X

Thank you for sharing!

Your article was successfully shared with the contacts you provided.
Evan Young and Scott Keller Evan Young, left, and Scott Keller, right. Photo: Tony Mauro/NLJ

The case of a Colorado 4-year-old girl who was strip searched by a government social worker could prompt the U.S. Supreme Court to take a new look at its “qualified immunity” doctrine that lets officials off the hook in some circumstances when they violate an individual’s civil rights.

Tony Mauro

Tony Mauro, based in Washington, covers the U.S. Supreme Court. A lead writer for ALM's Supreme Court Brief, Tony focuses on the court's history and traditions, appellate advocacy and the SCOTUS cases that matter most to business litigators. Contact him at tmauro@alm.com. On Twitter: @Tonymauro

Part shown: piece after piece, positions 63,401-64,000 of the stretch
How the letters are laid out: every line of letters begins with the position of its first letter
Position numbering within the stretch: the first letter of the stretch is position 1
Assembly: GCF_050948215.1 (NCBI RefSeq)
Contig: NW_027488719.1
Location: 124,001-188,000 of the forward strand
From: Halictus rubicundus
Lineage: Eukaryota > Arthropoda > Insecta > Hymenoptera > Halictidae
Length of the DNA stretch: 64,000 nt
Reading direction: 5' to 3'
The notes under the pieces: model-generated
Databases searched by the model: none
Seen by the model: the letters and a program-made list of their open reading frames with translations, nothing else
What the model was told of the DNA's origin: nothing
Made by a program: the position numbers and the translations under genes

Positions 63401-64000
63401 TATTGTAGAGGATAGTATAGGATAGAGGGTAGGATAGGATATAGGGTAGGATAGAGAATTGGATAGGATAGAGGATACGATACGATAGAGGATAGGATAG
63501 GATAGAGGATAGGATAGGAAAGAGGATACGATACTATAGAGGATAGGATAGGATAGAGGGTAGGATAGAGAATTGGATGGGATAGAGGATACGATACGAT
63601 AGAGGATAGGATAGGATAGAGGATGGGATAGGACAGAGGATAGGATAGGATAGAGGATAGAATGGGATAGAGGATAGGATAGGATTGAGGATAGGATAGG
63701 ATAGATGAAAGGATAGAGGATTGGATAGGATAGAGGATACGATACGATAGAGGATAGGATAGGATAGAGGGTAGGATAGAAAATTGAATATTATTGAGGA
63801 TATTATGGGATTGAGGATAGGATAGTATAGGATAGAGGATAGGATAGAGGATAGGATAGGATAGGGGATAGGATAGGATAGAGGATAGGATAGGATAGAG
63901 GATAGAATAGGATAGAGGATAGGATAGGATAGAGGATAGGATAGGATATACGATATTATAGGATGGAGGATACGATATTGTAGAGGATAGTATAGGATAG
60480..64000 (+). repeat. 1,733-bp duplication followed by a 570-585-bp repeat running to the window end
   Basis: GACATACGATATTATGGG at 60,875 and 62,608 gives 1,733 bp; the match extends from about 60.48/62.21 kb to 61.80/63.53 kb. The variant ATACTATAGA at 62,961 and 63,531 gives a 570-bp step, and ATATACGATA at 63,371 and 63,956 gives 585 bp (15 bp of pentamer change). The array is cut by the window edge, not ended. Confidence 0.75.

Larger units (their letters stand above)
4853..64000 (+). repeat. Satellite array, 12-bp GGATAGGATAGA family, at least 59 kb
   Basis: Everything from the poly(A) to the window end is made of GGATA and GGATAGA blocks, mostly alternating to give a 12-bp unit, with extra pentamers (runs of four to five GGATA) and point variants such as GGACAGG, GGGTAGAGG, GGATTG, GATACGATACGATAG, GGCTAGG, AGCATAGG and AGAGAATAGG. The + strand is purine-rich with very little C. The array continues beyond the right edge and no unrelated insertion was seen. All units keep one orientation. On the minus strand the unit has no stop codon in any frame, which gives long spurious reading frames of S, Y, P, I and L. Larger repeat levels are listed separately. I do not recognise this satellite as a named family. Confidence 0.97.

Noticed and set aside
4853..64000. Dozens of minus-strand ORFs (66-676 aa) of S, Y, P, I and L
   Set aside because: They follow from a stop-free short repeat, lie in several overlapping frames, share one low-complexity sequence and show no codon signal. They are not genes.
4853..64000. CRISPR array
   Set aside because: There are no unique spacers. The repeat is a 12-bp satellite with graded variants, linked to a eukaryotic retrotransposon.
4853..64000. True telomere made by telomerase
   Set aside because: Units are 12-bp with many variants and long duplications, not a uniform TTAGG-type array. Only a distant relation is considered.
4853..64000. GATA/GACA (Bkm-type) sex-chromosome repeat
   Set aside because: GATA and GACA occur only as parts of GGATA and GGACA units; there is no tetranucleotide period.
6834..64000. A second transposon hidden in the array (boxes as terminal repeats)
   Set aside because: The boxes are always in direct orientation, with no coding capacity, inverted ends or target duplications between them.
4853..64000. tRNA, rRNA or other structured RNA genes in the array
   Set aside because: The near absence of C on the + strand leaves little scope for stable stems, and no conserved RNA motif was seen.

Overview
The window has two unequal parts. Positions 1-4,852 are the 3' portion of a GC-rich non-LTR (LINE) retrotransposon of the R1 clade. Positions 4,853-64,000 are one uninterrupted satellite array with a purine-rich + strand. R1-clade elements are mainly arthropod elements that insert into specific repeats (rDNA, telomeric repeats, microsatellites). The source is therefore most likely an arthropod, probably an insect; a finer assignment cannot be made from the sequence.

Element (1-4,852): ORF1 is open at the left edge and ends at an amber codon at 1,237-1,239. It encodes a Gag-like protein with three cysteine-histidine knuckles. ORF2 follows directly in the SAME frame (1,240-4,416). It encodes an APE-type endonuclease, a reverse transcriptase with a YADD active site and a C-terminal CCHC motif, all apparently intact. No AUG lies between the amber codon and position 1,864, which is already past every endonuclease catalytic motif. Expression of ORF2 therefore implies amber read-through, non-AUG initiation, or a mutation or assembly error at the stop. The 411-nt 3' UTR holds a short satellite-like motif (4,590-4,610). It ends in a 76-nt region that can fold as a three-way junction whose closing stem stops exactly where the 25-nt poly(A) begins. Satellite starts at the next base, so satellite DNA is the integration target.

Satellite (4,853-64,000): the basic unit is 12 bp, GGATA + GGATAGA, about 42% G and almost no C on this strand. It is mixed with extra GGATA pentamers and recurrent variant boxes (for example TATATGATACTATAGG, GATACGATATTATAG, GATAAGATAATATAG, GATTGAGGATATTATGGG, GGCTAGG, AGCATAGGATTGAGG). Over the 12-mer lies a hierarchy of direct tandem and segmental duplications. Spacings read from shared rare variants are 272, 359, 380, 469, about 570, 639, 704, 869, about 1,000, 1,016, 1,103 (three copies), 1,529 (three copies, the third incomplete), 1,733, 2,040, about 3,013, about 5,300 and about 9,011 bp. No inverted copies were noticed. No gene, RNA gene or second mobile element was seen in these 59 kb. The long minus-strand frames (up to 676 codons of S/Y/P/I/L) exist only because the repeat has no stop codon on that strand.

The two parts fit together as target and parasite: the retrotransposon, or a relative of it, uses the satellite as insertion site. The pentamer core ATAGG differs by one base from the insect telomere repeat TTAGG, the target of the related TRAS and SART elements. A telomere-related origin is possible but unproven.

More from this author

Federal Corporate Sentencing: Compliance and MitigationBook

Instructs corporate counsel on how to adopt forward-looking compliance policies
that can prevent criminal liability and how to mitigate the severity of
penalties when they are unavoidable.
Get More Information

 

ALM Legal Publication Newsletters

Sign Up Today and Never Miss Another Story.

As part of your digital membership, you can sign up for an unlimited number of a wide range of complimentary newsletters. Visit your My Account page to make your selections. Get the timely legal news and critical analysis you cannot afford to miss. Tailored just for you. In your inbox. Every day.

Copyright © 2019 ALM Media Properties, LLC. All Rights Reserved.